Nightclubs reopening Fáilte Ireland will publish new guidelines this evening which will outline the almost full reopening of the hospitality sector.
Most pre-pandemic operations will resume for nightclubs and live music venues, while the majority of remaining restrictions in pubs, restaurants and bars will also be lifted.
An hour-long meeting between Government officials and representatives of the hospitality industry on Wednesday afternoon was described as “very successful”, with a number of anomalies resolved.
Covid warning to over-60s Those over the age of 60 and the vulnerable have once again been told to limit their movements as Covid-19 deaths are set to surge in the coming weeks.
Chief medical officer Dr Tony Holohan described the deteriorating Covid situation as “worrying and concerning”. He said it was particularly important that people who are vulnerable to Covid and people aged over 60 “make an effective assessment of their own risks.”
This could include walking out of restaurants that fail to check for Covid passes, or leaving establishments where people feel the environment is not safe for staff and customers, he said.
Booster vaccines Pharmacists should be involved in the rollout of the booster vaccine campaign, the general-secretary of the Irish Pharmacy Union has said.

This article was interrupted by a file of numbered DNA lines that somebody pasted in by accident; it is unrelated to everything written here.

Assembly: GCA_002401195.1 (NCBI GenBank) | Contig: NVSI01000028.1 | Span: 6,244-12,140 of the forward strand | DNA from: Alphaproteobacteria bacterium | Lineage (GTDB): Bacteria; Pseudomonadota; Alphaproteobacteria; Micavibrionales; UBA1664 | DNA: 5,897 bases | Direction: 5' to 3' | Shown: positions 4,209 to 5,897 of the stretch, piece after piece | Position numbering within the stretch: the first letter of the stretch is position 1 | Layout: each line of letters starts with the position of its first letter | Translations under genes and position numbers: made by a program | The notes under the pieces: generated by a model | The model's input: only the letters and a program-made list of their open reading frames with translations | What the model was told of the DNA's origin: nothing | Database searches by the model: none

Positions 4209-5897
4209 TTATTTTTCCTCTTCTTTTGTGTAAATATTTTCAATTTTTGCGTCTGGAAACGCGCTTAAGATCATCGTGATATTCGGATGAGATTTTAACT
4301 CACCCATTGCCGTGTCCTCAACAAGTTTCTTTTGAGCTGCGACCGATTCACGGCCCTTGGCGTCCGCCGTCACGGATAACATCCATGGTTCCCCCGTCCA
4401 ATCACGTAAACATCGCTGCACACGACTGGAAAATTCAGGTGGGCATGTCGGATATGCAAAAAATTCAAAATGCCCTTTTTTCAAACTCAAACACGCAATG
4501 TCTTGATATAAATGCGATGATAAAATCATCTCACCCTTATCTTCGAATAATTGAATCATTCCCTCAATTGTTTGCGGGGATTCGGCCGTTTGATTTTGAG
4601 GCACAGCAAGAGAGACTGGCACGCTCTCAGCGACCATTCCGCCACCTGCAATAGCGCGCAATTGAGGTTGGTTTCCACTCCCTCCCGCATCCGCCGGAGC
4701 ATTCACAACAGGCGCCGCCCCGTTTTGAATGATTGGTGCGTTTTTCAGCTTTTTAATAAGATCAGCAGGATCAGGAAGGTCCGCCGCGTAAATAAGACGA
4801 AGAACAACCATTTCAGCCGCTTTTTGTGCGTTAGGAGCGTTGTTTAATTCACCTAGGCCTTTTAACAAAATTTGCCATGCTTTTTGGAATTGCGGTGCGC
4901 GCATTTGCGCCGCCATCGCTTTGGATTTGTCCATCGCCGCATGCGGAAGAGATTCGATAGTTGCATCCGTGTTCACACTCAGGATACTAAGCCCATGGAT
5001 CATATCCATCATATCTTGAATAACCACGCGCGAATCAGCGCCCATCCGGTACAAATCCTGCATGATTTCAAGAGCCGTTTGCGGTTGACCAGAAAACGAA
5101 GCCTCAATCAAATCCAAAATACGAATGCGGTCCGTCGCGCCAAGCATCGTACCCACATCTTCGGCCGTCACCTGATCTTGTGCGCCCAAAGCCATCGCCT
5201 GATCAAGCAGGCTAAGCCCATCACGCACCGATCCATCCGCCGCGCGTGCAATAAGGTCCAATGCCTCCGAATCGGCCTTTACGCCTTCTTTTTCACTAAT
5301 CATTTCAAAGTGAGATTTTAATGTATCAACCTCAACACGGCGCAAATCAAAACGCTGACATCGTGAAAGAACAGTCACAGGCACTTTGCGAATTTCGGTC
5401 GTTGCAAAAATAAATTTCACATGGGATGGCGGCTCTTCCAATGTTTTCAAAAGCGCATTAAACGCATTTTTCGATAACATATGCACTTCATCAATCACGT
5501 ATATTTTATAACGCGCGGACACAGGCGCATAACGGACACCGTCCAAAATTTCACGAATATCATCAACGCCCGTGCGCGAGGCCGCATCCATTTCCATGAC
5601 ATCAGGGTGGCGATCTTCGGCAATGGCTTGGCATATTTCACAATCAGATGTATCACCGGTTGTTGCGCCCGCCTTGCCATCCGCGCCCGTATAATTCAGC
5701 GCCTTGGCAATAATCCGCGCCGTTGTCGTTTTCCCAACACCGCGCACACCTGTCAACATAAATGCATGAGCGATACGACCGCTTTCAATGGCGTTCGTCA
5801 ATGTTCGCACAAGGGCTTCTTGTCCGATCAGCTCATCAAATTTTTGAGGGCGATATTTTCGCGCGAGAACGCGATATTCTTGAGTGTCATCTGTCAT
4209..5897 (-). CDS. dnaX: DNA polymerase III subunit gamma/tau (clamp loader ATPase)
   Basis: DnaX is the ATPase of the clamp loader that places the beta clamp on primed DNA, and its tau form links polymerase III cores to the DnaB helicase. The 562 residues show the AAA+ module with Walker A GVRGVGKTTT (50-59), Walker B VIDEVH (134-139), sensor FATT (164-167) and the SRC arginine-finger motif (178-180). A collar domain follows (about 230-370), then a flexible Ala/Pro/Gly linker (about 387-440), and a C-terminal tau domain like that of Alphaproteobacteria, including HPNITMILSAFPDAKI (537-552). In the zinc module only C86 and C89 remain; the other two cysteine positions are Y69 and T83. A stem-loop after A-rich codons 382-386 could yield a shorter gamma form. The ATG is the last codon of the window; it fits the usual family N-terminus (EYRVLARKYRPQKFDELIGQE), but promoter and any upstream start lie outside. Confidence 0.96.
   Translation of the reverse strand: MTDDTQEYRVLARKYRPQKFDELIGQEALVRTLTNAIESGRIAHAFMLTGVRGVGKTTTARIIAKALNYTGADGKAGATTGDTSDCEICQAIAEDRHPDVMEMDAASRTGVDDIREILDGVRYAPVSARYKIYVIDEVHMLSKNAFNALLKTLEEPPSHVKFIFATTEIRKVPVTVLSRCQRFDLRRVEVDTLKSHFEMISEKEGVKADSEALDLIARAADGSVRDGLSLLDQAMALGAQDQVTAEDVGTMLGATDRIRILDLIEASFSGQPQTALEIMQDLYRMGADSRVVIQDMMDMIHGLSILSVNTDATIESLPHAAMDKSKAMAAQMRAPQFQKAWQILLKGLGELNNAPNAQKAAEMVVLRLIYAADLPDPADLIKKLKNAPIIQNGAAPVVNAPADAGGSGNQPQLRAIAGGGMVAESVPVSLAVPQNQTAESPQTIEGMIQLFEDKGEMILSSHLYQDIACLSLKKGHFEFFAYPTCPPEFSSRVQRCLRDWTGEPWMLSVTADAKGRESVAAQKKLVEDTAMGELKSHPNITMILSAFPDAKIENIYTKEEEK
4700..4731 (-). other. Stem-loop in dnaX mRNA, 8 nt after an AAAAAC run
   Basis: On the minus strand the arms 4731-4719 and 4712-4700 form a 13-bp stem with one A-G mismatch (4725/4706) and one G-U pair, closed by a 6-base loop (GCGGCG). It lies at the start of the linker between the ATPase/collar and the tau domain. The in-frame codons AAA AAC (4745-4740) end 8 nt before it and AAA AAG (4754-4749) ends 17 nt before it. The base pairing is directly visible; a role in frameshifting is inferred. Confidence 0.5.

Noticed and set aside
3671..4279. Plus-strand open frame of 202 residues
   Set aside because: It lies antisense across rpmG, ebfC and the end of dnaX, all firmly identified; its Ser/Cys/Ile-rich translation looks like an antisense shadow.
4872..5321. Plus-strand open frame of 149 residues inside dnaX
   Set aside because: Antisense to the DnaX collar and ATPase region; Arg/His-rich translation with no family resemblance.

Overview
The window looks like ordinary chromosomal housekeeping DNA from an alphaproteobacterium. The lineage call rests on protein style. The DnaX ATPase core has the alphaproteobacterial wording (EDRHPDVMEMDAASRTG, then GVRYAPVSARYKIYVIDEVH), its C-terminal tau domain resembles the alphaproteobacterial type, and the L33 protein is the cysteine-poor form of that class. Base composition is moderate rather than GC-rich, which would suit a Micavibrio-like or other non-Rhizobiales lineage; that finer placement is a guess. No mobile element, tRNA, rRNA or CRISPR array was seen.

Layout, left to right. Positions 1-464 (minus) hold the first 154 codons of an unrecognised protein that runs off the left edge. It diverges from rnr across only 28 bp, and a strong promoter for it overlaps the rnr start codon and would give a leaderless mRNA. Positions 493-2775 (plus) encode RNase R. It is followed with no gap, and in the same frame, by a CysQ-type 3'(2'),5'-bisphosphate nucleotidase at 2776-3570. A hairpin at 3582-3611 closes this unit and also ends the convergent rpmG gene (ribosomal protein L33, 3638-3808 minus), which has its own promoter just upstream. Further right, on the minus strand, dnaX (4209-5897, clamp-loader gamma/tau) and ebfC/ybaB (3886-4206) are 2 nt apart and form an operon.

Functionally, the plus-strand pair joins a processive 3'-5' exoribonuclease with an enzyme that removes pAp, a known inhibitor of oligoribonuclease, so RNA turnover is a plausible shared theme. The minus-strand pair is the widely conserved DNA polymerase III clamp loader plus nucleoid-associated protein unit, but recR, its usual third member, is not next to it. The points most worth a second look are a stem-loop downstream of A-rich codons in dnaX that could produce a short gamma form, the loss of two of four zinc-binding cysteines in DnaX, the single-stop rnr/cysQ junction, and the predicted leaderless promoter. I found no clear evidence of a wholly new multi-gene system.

Darragh O’Loughlin said pharmacists had been included in the original plans as vaccinators but were not included until the summer.
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Meanwhile, Dr Holohan has said that there are no plans to extend the vaccine booster programme to the under-40s “any time soon”, but that it will go ahead for vulnerable groups.
Centenary church service Minister for Foreign Affairs Simon Coveney and British prime minister Boris Johnson are among dignitaries who attended a church service to mark the centenary of Northern Ireland’s formation.
Northern Secretary Brandon Lewis, First Minister Paul Givan, DUP leader Jeffrey Donaldson, UUP leader Doug Beattie, SDLP leader Colum Eastwood and Alliance leader Naomi Long also attended the service at St Patrick’s Cathedral in Armagh.
Sinn Féin did not send a representative. Britain’s Queen Elizabeth had been set to attend but was unable to travel after she fell ill. President Michael D Higgins declined an invitation to attend because he believed it was not politically neutral.